The random number of index vectors should have a corresponding disturbing interval on the attribute measure belt. The upper limit of the disturbing interval is obtained by the upper limit function of the attribute measure belt and the lower limit of the disturbing interval is obtained by the lower limit function of the attribute measure belt. In the disturbing interval, attribute measure value of is a random number on the basis of normal distribution. The mean value of the normal distribution is the midpoint of disturbing interval and the standard deviation of the normal distribution can be calculated using principle. Then, a fourdimensional stochastic vector can be generated by each component of an index vector. Components of the fourdimensional stochastic vector have a corresponding attribute measure of risk gradation. In such a manner, every index vector has a corresponding stochastic single index attribute measure matrix , which can be expressed in the following form:where is number of the indexes and is the frequency of Monte Carlo simulations.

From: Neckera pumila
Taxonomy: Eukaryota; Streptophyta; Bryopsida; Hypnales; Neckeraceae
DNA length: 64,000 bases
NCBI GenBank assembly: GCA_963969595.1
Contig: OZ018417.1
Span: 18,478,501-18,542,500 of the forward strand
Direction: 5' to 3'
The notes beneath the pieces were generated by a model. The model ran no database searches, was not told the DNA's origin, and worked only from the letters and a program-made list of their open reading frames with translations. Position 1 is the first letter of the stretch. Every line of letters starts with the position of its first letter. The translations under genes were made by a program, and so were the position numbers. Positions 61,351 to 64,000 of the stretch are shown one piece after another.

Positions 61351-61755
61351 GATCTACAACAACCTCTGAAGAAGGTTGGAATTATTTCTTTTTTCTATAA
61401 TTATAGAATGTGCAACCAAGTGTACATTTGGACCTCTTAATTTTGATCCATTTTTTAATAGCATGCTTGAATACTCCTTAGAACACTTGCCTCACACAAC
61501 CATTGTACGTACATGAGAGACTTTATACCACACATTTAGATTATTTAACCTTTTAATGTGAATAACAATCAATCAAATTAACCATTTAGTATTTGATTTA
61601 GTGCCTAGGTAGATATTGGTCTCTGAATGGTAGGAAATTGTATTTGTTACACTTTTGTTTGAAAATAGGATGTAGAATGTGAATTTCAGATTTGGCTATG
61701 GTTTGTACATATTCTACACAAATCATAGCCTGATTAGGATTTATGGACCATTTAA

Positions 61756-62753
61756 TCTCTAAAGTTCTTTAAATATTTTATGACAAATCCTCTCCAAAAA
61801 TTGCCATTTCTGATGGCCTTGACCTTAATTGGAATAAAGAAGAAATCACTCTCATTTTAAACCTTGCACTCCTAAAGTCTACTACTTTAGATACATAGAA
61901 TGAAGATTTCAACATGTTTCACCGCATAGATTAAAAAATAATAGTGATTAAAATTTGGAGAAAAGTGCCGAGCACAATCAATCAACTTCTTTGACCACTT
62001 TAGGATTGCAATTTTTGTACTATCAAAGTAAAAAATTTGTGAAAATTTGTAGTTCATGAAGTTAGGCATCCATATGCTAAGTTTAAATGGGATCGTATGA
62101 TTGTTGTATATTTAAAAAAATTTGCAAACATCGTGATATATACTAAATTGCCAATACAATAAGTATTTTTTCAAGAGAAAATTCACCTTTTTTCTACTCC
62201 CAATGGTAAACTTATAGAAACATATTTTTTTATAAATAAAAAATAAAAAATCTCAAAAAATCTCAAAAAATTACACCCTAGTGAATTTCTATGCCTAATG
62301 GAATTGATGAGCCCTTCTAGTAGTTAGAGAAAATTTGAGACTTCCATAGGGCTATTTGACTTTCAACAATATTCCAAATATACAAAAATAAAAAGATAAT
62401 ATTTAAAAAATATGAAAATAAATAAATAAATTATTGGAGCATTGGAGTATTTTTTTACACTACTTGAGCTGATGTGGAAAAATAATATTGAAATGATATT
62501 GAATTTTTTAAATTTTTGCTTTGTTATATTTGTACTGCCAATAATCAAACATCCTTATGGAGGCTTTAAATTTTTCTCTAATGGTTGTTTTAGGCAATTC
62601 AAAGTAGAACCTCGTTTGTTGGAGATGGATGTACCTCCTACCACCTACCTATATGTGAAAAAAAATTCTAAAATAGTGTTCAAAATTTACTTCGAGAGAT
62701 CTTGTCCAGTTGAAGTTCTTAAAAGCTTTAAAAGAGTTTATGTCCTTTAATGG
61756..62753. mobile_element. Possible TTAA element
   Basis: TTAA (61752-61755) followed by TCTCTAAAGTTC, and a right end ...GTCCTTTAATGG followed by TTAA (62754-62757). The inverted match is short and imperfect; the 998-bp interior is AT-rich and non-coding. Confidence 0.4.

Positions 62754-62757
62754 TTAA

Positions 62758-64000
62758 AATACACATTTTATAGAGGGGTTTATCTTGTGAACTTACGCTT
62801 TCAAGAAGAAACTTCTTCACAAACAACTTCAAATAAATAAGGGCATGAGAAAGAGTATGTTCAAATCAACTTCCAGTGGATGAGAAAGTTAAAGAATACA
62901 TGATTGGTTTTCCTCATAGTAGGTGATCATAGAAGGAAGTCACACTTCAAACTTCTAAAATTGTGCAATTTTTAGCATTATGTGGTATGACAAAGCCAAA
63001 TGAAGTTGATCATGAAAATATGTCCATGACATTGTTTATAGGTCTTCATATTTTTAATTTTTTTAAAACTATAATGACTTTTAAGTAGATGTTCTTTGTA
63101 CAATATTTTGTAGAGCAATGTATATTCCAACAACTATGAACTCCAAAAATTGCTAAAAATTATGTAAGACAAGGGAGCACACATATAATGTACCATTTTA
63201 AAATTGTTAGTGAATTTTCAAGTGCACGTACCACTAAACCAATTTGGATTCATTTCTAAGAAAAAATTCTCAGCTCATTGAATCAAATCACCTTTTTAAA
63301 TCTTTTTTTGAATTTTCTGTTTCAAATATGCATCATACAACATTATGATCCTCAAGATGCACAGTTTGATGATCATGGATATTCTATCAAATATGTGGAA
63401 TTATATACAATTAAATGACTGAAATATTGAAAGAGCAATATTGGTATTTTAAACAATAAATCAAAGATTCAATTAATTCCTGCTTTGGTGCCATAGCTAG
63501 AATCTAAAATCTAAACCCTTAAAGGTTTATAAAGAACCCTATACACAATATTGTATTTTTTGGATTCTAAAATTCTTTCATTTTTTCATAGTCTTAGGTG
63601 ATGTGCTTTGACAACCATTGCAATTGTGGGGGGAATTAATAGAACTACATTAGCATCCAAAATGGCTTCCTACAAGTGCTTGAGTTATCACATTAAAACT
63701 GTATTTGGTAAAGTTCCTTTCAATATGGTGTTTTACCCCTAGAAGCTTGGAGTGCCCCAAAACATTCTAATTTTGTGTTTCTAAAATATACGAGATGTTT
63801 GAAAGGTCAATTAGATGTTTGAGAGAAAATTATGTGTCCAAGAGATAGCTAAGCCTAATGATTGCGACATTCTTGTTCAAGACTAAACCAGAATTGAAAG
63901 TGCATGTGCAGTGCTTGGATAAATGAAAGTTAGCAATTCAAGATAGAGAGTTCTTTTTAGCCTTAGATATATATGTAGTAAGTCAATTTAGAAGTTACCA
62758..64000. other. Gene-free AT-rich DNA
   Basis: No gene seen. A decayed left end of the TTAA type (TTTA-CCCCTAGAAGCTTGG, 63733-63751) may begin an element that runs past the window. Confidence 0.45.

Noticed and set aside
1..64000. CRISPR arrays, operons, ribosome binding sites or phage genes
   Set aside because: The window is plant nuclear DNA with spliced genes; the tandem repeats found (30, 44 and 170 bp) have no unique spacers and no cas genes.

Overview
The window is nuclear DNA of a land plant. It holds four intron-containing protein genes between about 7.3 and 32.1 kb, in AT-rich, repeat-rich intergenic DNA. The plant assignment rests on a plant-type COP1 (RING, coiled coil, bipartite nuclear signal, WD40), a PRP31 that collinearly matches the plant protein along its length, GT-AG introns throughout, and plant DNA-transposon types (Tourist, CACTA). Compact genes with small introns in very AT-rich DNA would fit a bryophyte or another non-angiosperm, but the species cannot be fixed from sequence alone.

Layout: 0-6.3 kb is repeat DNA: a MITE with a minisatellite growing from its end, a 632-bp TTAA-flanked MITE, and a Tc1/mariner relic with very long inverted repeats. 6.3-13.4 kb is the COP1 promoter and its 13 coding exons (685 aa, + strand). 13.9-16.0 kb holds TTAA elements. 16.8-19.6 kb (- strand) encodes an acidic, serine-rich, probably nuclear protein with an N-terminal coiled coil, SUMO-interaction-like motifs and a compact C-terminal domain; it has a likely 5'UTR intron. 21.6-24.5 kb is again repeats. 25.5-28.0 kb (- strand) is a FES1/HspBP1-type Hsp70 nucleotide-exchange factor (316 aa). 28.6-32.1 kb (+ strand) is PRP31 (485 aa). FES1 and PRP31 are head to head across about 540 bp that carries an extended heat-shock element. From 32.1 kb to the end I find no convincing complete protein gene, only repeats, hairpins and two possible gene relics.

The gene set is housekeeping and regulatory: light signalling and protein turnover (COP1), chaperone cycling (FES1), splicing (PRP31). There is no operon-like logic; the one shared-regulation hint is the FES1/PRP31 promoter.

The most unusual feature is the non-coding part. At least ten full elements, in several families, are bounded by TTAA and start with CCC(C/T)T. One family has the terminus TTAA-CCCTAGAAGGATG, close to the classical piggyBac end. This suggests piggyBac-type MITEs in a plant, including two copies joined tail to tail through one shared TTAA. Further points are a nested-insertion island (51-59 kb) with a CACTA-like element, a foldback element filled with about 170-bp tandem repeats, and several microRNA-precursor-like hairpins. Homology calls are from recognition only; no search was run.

4.3. Multiple Indices Synthetic Attribute Measure and Probability Distribution of Risk Gradation
Multiple indices synthetic attribute measure vector can be expressed as follows [17]:where is time of Monte Carlo simulations; is the frequency of Monte Carlo simulations; is the risk gradation; and is comprehensive weight vector.
Distribution maps can be expressed by using programming software MATLAB. Then the risk level can be further assessed through agglomeration and overlap degree of the distribution maps.
5. Comparison with the Attribute Recognition Model
The risk assessment model of water inrush in karst tunnels based on attribute synthetic evaluation system is applied in Jigongling tunnel at construction contract section K19 + 509 to K19 + 539 [17]. In that paper, the risk grade of water inrush in design stage at construction contract section K19 + 509 to K19 + 539 is initially assumed to be Level I. However, the risk grade is Level II based on the practical situation. In construction stage, the index unfavorable geological conditions are classified under three types: waterbearing structure, catchments area of karst water system, and width of fault fracture zone. Then, multiple indices synthetic attribute measures are computed based on the new indices and the risk grade is modified into Level II which is identical with the practical situation. The index was regarded as a certain value in that paper, but actually the index has uncertainty characteristic. Therefore, while the index unfavorable geological conditions change, the result changes from Level I to Level II.